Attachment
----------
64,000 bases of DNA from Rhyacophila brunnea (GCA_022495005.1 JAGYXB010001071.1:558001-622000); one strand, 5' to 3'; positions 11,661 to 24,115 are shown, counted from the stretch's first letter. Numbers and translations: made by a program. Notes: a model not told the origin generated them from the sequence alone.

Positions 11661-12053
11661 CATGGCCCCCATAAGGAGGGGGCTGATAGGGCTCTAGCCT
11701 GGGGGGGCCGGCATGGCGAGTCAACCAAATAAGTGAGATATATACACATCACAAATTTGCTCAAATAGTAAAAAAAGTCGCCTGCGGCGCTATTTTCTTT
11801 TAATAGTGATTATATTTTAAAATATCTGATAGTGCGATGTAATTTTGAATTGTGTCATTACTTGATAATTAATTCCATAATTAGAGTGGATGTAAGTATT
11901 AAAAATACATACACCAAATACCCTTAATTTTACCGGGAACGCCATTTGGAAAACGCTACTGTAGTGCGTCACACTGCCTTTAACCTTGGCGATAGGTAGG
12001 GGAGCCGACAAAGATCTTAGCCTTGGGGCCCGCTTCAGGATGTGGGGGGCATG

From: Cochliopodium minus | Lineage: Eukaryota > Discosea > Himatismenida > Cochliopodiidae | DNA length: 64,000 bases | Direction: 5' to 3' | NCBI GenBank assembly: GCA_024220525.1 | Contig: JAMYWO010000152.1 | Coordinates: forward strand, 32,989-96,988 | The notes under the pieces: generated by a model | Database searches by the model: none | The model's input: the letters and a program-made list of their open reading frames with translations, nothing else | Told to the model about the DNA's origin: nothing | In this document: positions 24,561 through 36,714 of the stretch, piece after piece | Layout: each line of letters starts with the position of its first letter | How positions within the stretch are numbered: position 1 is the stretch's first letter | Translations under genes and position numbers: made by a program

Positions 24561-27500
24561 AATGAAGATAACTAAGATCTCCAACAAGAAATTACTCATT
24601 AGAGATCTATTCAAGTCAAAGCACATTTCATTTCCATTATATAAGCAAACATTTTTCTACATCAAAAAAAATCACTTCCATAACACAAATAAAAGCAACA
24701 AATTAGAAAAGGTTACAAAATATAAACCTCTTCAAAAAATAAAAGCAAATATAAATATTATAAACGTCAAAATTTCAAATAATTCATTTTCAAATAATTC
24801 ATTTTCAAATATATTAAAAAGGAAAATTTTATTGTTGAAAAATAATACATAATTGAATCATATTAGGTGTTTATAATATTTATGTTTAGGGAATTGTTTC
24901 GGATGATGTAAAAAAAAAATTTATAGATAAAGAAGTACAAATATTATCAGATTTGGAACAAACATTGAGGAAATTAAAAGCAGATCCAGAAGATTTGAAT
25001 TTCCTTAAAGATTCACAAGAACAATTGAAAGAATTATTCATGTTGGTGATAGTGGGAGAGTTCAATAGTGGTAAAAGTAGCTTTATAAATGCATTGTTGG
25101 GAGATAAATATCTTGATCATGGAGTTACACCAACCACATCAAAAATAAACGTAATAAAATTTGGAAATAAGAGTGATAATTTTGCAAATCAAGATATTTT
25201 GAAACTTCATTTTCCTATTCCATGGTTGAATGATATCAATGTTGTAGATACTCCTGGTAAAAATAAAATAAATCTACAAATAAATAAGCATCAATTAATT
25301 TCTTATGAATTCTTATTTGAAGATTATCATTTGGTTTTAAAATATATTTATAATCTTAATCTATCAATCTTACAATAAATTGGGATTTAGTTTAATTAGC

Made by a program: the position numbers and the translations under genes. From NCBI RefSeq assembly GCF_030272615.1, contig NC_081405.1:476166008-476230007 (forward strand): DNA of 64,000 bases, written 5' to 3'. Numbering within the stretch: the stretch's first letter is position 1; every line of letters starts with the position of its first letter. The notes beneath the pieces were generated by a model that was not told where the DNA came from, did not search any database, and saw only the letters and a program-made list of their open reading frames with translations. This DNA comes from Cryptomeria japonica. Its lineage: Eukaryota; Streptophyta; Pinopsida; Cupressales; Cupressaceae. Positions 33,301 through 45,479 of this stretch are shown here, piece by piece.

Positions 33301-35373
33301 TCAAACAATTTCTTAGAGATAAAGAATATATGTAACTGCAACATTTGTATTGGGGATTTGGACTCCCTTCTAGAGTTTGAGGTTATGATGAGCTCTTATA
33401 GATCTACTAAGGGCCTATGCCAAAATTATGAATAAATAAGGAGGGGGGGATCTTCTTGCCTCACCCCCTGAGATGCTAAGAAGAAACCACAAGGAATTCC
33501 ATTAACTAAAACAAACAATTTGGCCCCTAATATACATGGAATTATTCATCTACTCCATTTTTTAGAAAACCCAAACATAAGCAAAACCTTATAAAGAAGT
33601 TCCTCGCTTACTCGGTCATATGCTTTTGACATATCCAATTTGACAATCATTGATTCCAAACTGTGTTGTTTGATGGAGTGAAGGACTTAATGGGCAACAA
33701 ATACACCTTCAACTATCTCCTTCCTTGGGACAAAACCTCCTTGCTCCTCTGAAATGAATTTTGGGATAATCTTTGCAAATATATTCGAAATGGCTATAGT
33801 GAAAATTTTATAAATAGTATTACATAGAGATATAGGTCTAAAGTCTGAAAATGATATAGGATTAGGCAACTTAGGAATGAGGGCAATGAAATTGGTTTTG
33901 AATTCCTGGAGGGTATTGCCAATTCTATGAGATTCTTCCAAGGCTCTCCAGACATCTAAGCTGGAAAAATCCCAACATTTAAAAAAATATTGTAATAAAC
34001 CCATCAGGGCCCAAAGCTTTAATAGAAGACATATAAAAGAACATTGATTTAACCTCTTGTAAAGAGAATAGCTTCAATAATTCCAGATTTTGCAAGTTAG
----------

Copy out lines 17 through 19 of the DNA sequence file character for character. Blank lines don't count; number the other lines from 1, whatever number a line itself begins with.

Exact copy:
25201 GAAACTTCATTTTCCTATTCCATGGTTGAATGATATCAATGTTGTAGATACTCCTGGTAAAAATAAAATAAATCTACAAATAAATAAGCATCAATTAATT
25301 TCTTATGAATTCTTATTTGAAGATTATCATTTGGTTTTAAAATATATTTATAATCTTAATCTATCAATCTTACAATAAATTGGGATTTAGTTTAATTAGC

Made by a program: the position numbers and the translations under genes. From NCBI RefSeq assembly GCF_030272615.1, contig NC_081405.1:476166008-476230007 (forward strand): DNA of 64,000 bases, written 5' to 3'. Numbering within the stretch: the stretch's first letter is position 1; every line of letters starts with the position of its first letter. The notes beneath the pieces were generated by a model that was not told where the DNA came from, did not search any database, and saw only the letters and a program-made list of their open reading frames with translations. This DNA comes from Cryptomeria japonica. Its lineage: Eukaryota; Streptophyta; Pinopsida; Cupressales; Cupressaceae. Positions 33,301 through 45,479 of this stretch are shown here, piece by piece.